I recently took the full series of courses from Stephen Covey and his habits of highly effective people. I’m not a patient person who enjoys long stints in a classroom, meeting or even the dinner table. I often get up and wander around, doodle or make my grocery list just to pass the time. Having said that, there were some good points I could take from the lecture series – both personally and professionally.
One of those areas was the idea of “emotional deposits and withdrawals.” This wasn’t a new idea, as I previously knew this as filling your cup up until it flows over into someone’s cup, thus paying it forward. Now, I want to suggest these are “absolutes” of behavior and acceptability. I vow to not accept withdrawals and to actively and conscientiously “fill ‘er up” for the people in my life whom I love and respect.
Let me break this down:
- Understanding the Individual— This is the first “deposit” Covey presents. It means to really seek to understand another person. This doesn’t mean agreeing or changing your morals and norms to fit inside their box. What it means is to take the time to actively listen with empathy and without interrupting.It means not assuming you’ve got them all figured out. Recently I asked my team at work to take the quiz for “Love Languages.” Why? Because I honestly and sincerely want to know what speaks to them. Me, if I’m doing a good job, please don’t hand me a certificate. It’s not my language. Instead, do something kind for me or with me, it’s my cup-filler.
- Attending to the Little Things—The second deposit points out the little kindnesses and courtesies in life. Don’t let an opportunity to say “thank you” or “good job” pass – and say it with sincerity. I’ll be honest, because “words of affirmation” isn’t my love language, I often overlook this deposit. This one goes beyond common courtesy to the character of the person who attends to these little things. It’s like the person who asks, “How are you?” then walks away. They are making a social courtesy effort; they don’t actually care, so it’s not a true deposit. In my life, I am striving to be my intentional in this area. Half of my co-workers’ love language is “words of affirmation,” so I gotta get better at filling their cups.
- Keeping Commitments—This one isn’t just about showing up for the meeting or your niece’s dance recital. It’s all about personal integrity: do what you say you will and be true to who you are. It’s about keeping promises, demonstrating respect for others, showing up on time, calling if you’re going to be late and take your duties and responsibilities seriously. I’ve been known to upset a VIP who just walks in out of respect for the person sitting in my office or on the phone. It’s first come, first served and I’m going to ask you to have respect for my rule too.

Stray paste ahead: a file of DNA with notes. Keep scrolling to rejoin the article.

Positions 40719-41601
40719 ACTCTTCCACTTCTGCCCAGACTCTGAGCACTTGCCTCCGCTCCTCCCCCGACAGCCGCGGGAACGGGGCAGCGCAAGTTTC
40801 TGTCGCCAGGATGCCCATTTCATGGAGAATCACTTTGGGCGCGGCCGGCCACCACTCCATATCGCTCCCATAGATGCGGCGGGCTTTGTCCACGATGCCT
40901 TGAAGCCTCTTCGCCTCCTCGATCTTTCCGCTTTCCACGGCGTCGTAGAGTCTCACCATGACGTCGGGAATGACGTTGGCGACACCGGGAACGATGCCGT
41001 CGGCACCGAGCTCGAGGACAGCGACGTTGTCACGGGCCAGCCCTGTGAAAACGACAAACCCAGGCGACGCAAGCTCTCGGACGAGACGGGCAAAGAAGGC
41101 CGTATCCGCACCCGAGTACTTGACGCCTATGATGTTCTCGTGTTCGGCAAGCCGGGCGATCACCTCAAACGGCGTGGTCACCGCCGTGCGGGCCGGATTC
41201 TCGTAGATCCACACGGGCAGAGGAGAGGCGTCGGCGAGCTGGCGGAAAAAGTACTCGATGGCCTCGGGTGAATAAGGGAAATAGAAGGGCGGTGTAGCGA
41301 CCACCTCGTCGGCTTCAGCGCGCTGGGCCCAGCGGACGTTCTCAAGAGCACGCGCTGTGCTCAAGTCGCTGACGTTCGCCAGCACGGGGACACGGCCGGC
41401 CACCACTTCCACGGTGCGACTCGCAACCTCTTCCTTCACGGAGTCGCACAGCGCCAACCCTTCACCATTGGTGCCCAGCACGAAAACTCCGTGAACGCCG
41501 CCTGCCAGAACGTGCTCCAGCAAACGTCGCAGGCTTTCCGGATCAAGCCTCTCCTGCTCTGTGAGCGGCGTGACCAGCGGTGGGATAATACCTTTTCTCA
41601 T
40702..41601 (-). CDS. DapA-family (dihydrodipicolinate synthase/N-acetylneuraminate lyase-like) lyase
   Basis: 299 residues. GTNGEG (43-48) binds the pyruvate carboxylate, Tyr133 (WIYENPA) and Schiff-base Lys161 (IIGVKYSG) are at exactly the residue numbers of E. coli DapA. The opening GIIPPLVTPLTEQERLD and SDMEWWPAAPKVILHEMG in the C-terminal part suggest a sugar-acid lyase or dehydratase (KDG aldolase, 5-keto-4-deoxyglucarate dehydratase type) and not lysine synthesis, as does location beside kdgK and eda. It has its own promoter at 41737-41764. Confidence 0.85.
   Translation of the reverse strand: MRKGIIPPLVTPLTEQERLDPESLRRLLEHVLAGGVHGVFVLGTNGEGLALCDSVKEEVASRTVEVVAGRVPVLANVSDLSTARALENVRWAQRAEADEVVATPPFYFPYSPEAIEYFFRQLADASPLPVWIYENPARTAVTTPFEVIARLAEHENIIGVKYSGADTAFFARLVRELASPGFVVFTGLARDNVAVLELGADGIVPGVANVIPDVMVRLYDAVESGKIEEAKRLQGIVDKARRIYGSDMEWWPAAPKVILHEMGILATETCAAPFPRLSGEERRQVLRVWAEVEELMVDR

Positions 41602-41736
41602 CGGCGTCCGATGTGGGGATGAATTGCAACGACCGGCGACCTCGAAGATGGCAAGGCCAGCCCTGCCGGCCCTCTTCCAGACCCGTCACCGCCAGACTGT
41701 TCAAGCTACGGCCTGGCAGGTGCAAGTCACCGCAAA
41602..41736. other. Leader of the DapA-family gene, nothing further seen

- Clarifying Expectations— Ambiguity is chaotic and created anxiety – especially when defining roles, delegating responsibility and setting goals. Everyone has different experiences, expertise, capabilities and ideas, so laying it all out in the open – even the “unspeakables” will save a lot of disappointment and disillusionment later on. If there was a “deposit” I am horrible at hitting every time, it’s this one. I “expect” my family, friends and co-works to read my mind much of the time. Luckily, I have people around me that freely tell me to actually speak my expectations out loud!
- Showing Personal Integrity— One of the most important ways to display integrity is to be loyal to those who are not present. If I’m willing to talk about someone else behind their back, what will I say about you when you’re not around? It comes back to treating others the way you want to be treated and do what you said you would do.
- Apologizing Sincerely —This is a big one. Vulnerability does NOT equal weakness. It takes a little vulnerability to say you’re sorry. Guess what? we’re human & all make mistakes. Own up to them. Cath that: own UP to them, don’t OWN them. Admitting your mistakes and being sincerely sorry for them are deposits. Apology after apology for withdrawal after withdrawal will is a withdrawal.
After all of this, what are the “unacceptables” in my life (and therefore my relationships – both professional and personal)?
- Speaking disrespectfully
- Putting others down
- Never saying “I’m sorry” or blaming others
- Criticizing or complaining without a solution or a plan
- Talking about others in negative ways when they’re not around
- Making commitments and rarely following through
- Being quick to take offense
- Holding grudges or reminding others of past mistakes